2. Apple Cider Vinegar
Apple cider vinegar is a health, beauty, and lifestyle “hack” that everyone should jump in on ASAP! It’s not just helpful for treating acne, but can also fight fungus on the skin that causes rashes. If you have a rash that is not fungal-related, apple cider vinegar may not work, however, for skin rashes like ringworm and fungal-related forms of eczema, apple cider vinegar will kill the fungus on the skin due to its anti-microbial properties. Do this after you shower and apply the mixture above for best results.
3. Anti-Fungal Supplements/Foods
Some natural (preferably organic and non-GMO) anti-fungal supplements that contain black walnut hull, caprylic acid, tea tree oil, oregano, garlic, and yucca, along with probiotics, can also help heal fungal conditions that lead to a rash on the skin. Keep in mind if your rash is not fungal-related, these may not help, but in conditions such as candida yeast overgrowth that leads to skin rashes, these anti-fungal supplements will help fight the root cause. If candida is the cause of your rash, a whole foods diet free of refined sugars and processed foods should also be observed since sugar and processed foods feed yeast.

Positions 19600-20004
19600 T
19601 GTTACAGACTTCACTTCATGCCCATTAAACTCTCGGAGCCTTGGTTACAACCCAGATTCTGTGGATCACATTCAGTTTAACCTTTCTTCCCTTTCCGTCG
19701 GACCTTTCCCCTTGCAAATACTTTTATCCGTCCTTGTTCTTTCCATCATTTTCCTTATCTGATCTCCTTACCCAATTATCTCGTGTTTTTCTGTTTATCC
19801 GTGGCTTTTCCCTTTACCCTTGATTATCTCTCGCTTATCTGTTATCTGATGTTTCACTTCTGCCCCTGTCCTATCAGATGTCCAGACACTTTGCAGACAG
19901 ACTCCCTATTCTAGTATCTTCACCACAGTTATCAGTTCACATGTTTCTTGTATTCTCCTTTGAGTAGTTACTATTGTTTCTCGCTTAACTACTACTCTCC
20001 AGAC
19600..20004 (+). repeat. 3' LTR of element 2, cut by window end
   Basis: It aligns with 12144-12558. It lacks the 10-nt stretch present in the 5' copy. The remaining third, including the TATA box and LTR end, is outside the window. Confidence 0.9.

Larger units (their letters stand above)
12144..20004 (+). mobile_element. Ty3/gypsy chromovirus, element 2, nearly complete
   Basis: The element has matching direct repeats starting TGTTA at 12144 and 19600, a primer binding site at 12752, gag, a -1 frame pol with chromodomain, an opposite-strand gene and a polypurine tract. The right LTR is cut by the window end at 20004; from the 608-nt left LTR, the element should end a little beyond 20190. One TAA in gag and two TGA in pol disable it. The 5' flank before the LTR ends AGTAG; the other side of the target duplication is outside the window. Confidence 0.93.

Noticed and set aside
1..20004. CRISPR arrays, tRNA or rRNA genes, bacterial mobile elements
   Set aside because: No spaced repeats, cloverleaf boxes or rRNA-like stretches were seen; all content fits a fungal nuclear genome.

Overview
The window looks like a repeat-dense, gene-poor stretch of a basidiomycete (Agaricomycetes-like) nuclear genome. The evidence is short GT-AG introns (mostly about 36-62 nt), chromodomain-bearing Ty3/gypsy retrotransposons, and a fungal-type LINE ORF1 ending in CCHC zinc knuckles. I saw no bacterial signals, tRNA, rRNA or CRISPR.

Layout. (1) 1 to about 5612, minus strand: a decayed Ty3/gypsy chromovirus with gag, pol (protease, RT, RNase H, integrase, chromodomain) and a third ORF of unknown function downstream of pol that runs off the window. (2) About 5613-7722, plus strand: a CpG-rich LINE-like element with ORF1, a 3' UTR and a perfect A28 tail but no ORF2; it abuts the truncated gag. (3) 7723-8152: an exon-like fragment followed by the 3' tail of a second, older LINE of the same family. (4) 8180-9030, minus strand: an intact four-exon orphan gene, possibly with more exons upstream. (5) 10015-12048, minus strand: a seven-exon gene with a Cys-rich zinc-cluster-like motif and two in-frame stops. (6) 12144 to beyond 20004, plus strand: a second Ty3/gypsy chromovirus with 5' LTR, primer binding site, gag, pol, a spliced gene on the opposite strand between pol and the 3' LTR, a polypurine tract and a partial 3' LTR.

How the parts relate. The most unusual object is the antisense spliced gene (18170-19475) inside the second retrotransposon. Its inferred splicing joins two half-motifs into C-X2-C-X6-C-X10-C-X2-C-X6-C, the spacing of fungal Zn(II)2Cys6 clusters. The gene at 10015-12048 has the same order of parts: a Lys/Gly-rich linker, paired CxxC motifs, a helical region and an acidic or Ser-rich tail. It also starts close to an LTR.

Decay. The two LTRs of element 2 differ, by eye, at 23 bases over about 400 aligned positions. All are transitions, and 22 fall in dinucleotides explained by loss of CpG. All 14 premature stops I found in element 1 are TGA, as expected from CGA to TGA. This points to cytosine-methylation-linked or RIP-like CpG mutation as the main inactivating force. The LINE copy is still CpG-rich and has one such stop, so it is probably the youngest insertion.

Interestingly enough, mangosteen powder, a fruit-based superfood, is also one of the best natural foods that can help with skin fungal infections, including eczema, candida, and ringworm. It’s also a good choice since you can consume the raw whole food powder internally (such as in a smoothie or oatmeal), or use the whole fruit (pictured above) if you have access to it. As a benefit, mangosteen is a great source of Vitamin C and tastes like a sweet tart berry, which makes it one of the more exciting ways to treat a rash!
4. Aloe Vera
To simply help with itching, aloe vera is a timeless classic that can be applied to the skin for immediate results. It is also rich in natural vitamins and minerals that can help assist with healing and soothing the skin. Fresh aloe vera is best, but if you don’t have access to any, a cream or aloe vera gel from the health food store will also work.
Apply after showering and allow it to dry. This is one of the best treatments for rashes related to poison ivy.
5. Low Histamine Diet
Source: Maple Spice Oatmeal